Source: J. Allen Cartwright
On his final day in office, Donald Trump discussed some of his most significant accomplishments, placing a particular emphasis on his lack of military aggression. “I am especially proud to be the first President in decades who has started no new wars,” he noted, a sentiment that has been echoed by supporters within the GOP and even some of his critics. Indeed, the Trump-led transformation of GOP foreign policy is truly remarkable: just over a decade ago, the Republican party was dominated by the neoconservative wing, culminating in the 2008 nomination of Sen. John McCain. McCain succinctly summarized the prevailing GOP policy stance: “bomb, bomb, bomb Iran.” The lone noninterventionist candidate in the primary, Rep. Ron Paul, was roundly mocked during the 2008 campaign and faced similar scorn during his 2012 run. Incredibly, just a few years later, the neoconservative movement seemed like an afterthought: the 2016 Republican National Convention was devoid of notable neocon leaders including Mitt Romney, John McCain, and the Bush family. The shift away from interventionist foreign policy was even more pronounced at the 2020 nominating convention, as Trump peppered his acceptance speech with multiple references to ending ongoing wars and not starting new ones. Similar policy prescriptions have been echoed by some of the most prominent figures in the GOP, including Sens. Rand Paul, Josh Hawley, Mike Lee, and Ted Cruz, and in popular conservative media outlets, such as The American Conservative, The Federalist, The American Spectator, and even occasionally on Fox News.
This paradigm shift in the prevailing GOP foreign policy view has important electoral implications. Even in 2016, when Trump’s policies on military intervention were relatively ill-defined, his supporters during the primary tended to be more wary of U.S. involvement on the global stage compared to the rest of the party. There is anecdotal evidence that his noninterventionist foreign policy has helped expand the GOP base. For the first time in decades, it seemed that voters no longer had to choose the “lesser of two evils,” when both major parties strongly supported foreign intervention. Unfortunately, it is unclear whether this trend will continue. While many in the GOP rejoiced when Republicans significantly outperformed expectations in the 2020 election despite losing the presidency, there are reasons for skepticism. With Trump out of office, would the GOP continue along a noninterventionist path, or would they revert back to neoconservatism? Had GOP foreign policy truly changed? Several events in the aftermath of the 2020 election suggest that the neoconservative wing of the party may be stronger than anticipated.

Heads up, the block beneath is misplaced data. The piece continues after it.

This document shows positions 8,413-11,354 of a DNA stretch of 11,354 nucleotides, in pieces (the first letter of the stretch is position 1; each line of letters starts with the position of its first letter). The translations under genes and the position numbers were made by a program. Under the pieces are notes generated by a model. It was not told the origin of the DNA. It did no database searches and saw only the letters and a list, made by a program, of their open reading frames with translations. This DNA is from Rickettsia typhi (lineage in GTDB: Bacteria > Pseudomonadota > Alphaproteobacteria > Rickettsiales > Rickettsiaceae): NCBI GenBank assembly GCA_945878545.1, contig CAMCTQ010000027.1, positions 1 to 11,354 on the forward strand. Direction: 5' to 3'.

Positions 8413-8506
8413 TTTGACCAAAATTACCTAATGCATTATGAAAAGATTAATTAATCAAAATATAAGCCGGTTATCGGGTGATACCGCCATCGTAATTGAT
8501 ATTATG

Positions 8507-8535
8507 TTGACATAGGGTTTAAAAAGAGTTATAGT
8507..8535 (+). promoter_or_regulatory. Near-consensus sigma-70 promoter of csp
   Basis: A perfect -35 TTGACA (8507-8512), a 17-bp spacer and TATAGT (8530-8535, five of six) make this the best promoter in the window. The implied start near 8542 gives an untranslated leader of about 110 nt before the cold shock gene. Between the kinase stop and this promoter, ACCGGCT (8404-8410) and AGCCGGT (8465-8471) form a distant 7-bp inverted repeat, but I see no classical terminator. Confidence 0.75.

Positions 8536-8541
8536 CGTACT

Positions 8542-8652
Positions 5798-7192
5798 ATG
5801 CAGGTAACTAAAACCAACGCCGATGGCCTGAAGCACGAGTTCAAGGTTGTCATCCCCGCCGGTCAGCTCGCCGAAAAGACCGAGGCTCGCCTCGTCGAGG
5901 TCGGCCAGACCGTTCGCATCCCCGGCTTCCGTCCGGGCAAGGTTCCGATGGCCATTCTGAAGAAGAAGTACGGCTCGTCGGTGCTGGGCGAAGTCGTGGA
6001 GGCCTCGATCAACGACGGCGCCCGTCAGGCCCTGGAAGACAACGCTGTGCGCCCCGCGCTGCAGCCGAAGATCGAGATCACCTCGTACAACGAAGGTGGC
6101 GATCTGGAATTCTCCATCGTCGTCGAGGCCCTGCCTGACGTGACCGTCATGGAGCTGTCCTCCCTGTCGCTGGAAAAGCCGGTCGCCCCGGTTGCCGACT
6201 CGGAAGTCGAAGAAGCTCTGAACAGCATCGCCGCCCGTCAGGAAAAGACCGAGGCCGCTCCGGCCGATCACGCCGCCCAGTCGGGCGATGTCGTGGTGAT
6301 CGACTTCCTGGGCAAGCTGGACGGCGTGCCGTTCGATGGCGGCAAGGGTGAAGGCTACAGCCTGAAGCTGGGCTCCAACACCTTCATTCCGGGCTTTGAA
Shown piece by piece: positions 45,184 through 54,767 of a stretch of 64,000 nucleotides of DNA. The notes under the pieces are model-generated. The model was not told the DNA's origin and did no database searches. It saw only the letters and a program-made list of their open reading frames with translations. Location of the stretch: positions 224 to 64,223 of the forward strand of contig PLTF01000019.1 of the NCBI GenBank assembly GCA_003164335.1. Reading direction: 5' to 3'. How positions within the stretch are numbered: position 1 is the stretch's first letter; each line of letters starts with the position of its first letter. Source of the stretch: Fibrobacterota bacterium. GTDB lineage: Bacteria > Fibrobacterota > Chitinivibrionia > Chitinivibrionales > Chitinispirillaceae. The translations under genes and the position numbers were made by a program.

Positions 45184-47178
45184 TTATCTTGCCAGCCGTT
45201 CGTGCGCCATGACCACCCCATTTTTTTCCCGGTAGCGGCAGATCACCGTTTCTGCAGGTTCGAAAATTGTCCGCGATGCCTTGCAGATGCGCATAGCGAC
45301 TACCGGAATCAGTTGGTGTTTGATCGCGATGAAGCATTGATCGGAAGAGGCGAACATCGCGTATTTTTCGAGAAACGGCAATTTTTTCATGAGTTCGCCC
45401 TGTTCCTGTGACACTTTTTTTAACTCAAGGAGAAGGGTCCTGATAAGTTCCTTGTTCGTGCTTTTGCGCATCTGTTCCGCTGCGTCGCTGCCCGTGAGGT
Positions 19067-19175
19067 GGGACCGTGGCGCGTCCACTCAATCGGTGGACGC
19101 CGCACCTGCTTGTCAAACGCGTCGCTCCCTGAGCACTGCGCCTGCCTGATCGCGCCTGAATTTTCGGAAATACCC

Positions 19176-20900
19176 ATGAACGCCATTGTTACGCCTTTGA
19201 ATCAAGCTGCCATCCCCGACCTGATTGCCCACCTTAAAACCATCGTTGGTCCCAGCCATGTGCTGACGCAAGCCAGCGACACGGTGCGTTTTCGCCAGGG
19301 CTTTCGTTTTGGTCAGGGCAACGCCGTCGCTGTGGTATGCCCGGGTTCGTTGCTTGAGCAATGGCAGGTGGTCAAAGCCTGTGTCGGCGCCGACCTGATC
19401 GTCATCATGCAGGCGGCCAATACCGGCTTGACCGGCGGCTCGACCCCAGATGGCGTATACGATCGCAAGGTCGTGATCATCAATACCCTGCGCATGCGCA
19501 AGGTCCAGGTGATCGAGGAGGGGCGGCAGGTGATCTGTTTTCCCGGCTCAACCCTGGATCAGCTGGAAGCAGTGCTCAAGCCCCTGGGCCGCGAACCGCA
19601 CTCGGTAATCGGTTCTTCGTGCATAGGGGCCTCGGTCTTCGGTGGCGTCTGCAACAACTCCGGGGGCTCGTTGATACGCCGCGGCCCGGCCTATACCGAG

In late November, a meeting of the House Armed Services Committee met to discuss Trump’s proposal to withdraw troops in Afghanistan. Out of the 57 members present, only Rep. Matt Gaetz of Florida recommended a full withdrawal from the country, stating that “…the corruption in Afghanistan is unsolvable, the war in unwinnable, and the strategy is undecipherable.” A Joe Biden-authorized air-strike in Syria this February drew widespread praise from multiple GOP officials, including Sen. Marco Rubio, Sen. Lindsey Graham, Sen. Jim Inhofe, and Rep. Mike McCaul. Meanwhile, critics of the strike included Sen. Rand Paul, Rep. Thomas Massie, Rep. Nancy Mace, and Donald Trump, Jr. who quipped at the Conservative Political Action Conference (CPAC): “Who would have thought that within 33 days, we’d be bombing the Middle East again?” CPAC 2021 was, incidentally, also devoid of neocons, highlighting the foreign policy divide within the GOP.
The true foreign policy litmus test, however, is Biden’s announcement that all U.S. troops will be withdrawn from Afghanistan by September 2021. Blowback from establishment Republicans was immediate, led by the usual suspects, Sens. Mitch McConnell, Graham, and Inhofe, along with Rep. Liz Cheney. Suggestive headlines lambasting the decision were also peppered across multiple conservative websites, including The Daily Wire, Fox News, and Daily Caller. These pro-interventionist responses emphasize that, while the anti-war wing of the conservative movement has gained significant ground over the past decade, a wide schism remains regarding foreign policy within the Republican party.
The rapidly approaching 2022 midterm elections will provide the next opportunity for the noninterventionist conservative movement to continue its momentum, and candidates are already throwing their hats into the ring. A number of announced or rumored candidates for Senate in 2022 have already indicated support for a drawdown of troops in Afghanistan: Retired Gen. Don Bolduc in New Hampshire, combat veteran Sean Parnell in Pennsylvania, and Mo Brooks in Alabama are a few examples. Similar considerations must be made when choosing party leaders in 2024. Considering the Afghan war has cost an estimated $2 trillion and nearly 3/4ths of the public support troop withdrawal, this would seem to be a sound electoral strategy, both for promoting fiscal responsibility and expanding the GOP base. The noninterventionist wing will wait with bated breath to see which GOP emerges over the next election cycles.